Encompassing 244,000 acres of otherworldly landscapes, Badlands National Park is located in southwestern South Dakota, just southeast of the Black Hills (click here to see our Video Share last year featuring the Black Hills National Forest). Not exactly overrun with crowds or tourist attractions, the Badlands is off the beaten path and perhaps represents desolation in its purest form, where you can look for miles in any direction and see no signs of civilization. This land has been so ruthlessly ravaged by winds, rain, and the elements over the past half a million years that it actually has evolved into a uniquely picturesque wonderland of bizarre shapes, colorful rocks, jagged spires, fissured slopes, and deep gorges. These strange geological formations are juxtaposed by the largest undisturbed mixed grass prairie in the National Park System, home to a plethora of wildlife including coyotes, whitetail deer, prairie dogs, bighorn sheep, eagles, hawks, rattlesnakes, and the largest mammal in North America — the American Bison. In the mid-1990’s, the near-extinct black-footed ferret was also reintroduced in the Badlands prairie, although these nocturnal animals are rarely seen by the visiting public.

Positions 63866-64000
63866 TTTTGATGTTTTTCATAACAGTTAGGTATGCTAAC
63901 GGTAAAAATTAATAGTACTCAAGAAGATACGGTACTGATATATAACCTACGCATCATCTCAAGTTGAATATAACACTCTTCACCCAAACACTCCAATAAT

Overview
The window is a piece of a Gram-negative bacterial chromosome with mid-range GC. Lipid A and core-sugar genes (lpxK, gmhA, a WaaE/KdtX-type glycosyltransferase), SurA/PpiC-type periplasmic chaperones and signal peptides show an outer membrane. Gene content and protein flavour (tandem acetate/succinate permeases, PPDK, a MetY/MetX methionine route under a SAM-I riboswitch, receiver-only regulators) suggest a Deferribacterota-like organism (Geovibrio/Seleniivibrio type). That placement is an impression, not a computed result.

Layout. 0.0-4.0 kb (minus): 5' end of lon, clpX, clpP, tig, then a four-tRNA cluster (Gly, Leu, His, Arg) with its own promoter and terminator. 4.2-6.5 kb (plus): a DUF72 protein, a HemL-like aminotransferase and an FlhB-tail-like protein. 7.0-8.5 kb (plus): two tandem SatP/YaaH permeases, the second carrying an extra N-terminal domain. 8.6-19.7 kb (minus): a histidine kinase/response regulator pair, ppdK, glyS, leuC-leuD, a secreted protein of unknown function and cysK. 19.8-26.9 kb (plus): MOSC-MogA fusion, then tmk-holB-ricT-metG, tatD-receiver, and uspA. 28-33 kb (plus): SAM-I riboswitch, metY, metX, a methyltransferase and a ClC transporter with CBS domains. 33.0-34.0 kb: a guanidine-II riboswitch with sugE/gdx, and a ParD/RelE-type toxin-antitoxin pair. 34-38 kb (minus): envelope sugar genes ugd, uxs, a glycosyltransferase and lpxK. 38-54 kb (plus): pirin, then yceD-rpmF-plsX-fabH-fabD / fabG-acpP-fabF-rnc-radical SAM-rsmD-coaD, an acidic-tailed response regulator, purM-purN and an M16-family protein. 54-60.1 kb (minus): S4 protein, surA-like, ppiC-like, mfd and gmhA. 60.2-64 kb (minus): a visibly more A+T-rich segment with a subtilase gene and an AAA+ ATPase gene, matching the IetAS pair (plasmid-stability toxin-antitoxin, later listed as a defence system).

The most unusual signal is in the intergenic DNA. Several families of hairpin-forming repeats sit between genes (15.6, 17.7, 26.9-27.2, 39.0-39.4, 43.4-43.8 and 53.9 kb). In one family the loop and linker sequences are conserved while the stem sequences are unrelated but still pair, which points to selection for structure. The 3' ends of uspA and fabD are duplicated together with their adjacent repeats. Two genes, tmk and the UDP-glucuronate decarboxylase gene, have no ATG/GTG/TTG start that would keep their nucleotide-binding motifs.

As you will soon see in this breathtaking video brought to you by the Pattiz brothers and our friends at More Than Just Parks, the erosion of the Badlands reveals sedimentary layers reflecting magnificent hues of purple, yellow, tan, gray, red and orange. The best time to visit the park is in the late afternoon or early morning when the low angle of the sun accentuates the beautiful coloration of the striking rock formations. A 30-mile road winds through the park past many viewing points. However, many feel that the parks hiking trails are the best way to appreciate the dramatic landscape.
Why would something so stunningly beautiful be called “bad”? The Native American Lakota people, also known as the Teton Sioux, were the first to call this area “mako sica,” which literally translates to “bad lands.” Later in the nineteenth century, early French fur trappers called the area “les mauvaises terres a traveser” (which translates to “bad lands to travel across”). The jagged terraine, hot dry summers and lack of water sources quite literally made this land hard to navigate and difficult to survive in. An amusing and rather ironic fun fact: In 1922, when Badlands was first proposed as a national park, the suggested name was Wonderland National Park!
We hope you enjoy this month’s Travel Video share featuring Badlands National Park. Happy Travels in 2023!
The Avant Team